There has been a meme circulating around the InterTubes for some time saying that “I get my news from Comedy Central and my comedy from Fox News.” It’s a concise way of articulating the reality that programs like The Daily Show are far more reliable sources for information than Bill O’Reilly or Fox & Friends. Expanding on that theme, Fox & Friends did a segment this weekend that asked perhaps the dumbest question of the year: Should comedy shows take on politics?
Are they Kidding? Politics has been a staple of comedy for centuries. The desire to mock our governments and leaders is pretty much an element of being human. But from Fox’s point of view it’s easy to understand their comic anxiety. First of all, they are terrible at it. Second of all, they are thin-skinned whiny babies who can’t take a joke. The F&F segment was a preemptive strike against last night’s Saturday Night Live season debut featuring Alec Baldwin as Donald Trump.
[What follows is a reprise of an article first published last year]
But something that seems to have been developing without much notice is that Fox News is actively reshaping their programming to be more like an actual comedy network. Alone among cable news broadcasters, Fox News is airing actual comedy shows. Already on the schedule is their late night entry Red Eye. Earlier this year they premiered The Greg Gutfeld Show, spinning off the former Red Eye host. And they just recently introduced a new show starring Bill O’Reilly stalker/producer and Fox Nation editor, Jesse Watters, that will expand on his Watters’ World segments from The O’Reilly Factor. [See this epic smackdown of Watters by Steven Colbert]
Setting aside the fact that there is scarce evidence of actual humor in any of these programs, what is interesting is that Fox News is investing so much of their airtime in a form of entertainment that literally makes a mockery of their pretense to being journalists. And considering their epic failure in this genre back in 2007, the execrable “Half-Hour News Hour,” they have some measure of courage to attempt it again. For a network that whines so often about not being taken seriously as reporters, this trend will do little to enhance their already tattered reputation.
Making matters worse is the fact that Fox News has been so fiercely derisive of comedy programs that deign to direct their barbs at news subjects. Over many years there has been a constant drumbeat of outrage from Fox aimed at comedians whom they regard as unqualified to have worthwhile opinions on the news or the talent to find humor in it.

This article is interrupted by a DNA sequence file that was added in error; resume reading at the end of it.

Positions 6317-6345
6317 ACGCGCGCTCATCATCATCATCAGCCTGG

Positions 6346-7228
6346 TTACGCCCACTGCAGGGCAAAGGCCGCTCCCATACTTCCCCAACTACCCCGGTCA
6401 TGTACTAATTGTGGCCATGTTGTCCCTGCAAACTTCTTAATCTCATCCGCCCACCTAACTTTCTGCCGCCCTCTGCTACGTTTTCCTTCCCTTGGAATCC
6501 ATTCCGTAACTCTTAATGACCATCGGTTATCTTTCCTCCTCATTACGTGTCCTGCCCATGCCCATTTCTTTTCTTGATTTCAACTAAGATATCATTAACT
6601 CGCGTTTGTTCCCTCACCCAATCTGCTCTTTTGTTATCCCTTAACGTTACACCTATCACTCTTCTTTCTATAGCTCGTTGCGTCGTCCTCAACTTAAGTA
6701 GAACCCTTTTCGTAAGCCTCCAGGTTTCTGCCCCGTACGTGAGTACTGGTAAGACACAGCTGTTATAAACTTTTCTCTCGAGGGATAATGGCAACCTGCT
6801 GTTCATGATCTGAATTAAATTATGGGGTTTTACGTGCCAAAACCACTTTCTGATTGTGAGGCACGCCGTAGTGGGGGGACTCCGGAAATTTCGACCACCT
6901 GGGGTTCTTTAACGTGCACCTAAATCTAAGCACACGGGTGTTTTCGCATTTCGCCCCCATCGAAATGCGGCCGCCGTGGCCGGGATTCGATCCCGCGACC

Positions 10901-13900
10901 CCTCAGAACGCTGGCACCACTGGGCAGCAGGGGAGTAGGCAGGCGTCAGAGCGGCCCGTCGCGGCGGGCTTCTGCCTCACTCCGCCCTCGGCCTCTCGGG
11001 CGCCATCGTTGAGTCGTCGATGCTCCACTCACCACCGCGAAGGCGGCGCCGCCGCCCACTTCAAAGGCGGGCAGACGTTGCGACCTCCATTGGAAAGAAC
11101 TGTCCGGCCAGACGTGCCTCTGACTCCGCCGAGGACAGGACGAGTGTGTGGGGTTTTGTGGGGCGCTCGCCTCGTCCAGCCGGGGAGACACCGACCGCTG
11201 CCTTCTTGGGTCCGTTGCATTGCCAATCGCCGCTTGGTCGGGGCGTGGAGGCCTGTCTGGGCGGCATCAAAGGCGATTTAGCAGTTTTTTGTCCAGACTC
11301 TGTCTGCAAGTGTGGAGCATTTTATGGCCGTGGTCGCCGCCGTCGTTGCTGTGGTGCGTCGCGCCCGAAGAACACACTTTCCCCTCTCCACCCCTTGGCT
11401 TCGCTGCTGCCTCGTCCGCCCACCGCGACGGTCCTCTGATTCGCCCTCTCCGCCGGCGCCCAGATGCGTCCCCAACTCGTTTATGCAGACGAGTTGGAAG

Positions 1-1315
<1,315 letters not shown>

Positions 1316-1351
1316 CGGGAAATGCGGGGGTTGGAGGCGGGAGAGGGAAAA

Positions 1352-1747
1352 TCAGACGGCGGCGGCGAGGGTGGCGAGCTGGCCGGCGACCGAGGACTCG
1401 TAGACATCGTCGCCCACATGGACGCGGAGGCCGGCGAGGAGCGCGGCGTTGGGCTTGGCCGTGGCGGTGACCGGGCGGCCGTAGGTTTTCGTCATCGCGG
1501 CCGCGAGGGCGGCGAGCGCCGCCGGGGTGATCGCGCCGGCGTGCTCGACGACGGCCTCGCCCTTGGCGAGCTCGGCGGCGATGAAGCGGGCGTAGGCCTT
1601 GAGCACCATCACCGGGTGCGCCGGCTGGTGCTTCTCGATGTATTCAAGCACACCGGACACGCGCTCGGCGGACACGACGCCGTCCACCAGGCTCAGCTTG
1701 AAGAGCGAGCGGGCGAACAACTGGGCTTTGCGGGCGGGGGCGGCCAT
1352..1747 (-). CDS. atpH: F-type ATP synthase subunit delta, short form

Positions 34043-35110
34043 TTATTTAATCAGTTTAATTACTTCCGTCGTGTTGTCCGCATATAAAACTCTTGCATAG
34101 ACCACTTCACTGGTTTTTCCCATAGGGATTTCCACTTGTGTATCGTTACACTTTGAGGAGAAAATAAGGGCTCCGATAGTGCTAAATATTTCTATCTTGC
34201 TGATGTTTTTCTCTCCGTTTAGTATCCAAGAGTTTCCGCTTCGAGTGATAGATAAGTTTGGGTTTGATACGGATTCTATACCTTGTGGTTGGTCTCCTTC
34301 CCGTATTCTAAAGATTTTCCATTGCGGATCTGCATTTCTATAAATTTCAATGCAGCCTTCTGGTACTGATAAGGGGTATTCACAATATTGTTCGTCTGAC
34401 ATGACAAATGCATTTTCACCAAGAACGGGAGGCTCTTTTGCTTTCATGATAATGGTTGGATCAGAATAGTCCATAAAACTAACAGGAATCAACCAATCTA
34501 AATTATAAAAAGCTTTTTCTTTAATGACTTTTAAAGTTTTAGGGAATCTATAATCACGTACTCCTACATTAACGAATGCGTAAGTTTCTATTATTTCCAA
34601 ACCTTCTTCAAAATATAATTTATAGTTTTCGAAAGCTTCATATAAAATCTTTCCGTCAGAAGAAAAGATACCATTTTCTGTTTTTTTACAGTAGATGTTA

And no one has taken more abuse from Fox than Jon Stewart. Sean Hannity called him “a sanctimonious jackass.” Megyn Kelly said that “He was not a force for good.” Bill O’Reilly labeled him “a key component of left-wing television.” O’Reilly also went after Stewart’s audience saying that he has “stoned slackers watching your dopey show every night.” And this anti-Stewart doctrine comes straight from the top. Fox News CEO Roger Ailes publicly scolded Stewart saying that “He hates conservatives. He’s crazy.”
Fox News generally demeans anyone in the entertainment field who speaks out about politics, unless it’s Ted Nugent or Dennis Miller, but then it’s a stretch describing them as entertaining. If George Clooney or Sarah Silverman exercise their rights as citizens, Fox News considers it an abomination and unleashes a rancid stream of unreserved hostility. Fox contributor Laura Ingraham even wrote a book titled “Shut Up and Sing,” to advocate for silencing show biz folk who want to participate in American democracy.
How Fox News Deceives and Controls Their Flock:
Fox Nation vs. Reality: The Fox News Cult of Ignorance.
Available now at Amazon.
So after disparaging entertainers, and especially comedians, for engaging in the centuries old art of satire, it is rather odd to find Fox News devoting a significant amount of time and money to doing what they hate so many others for doing. But while it is common for comedians to take on political topics, it is unheard of for news networks to commit whole programs to comedy. Certainly a news network can interview a comic or report on a humorous news story, but Fox has just launched their third comedy show. And they still want people to take them seriously as journalists? Well, that ship has sailed. If anything, Fox could continue to debut new comedy programs until they fill the schedule. Then, at least, people will be laughing at Fox for the right reasons.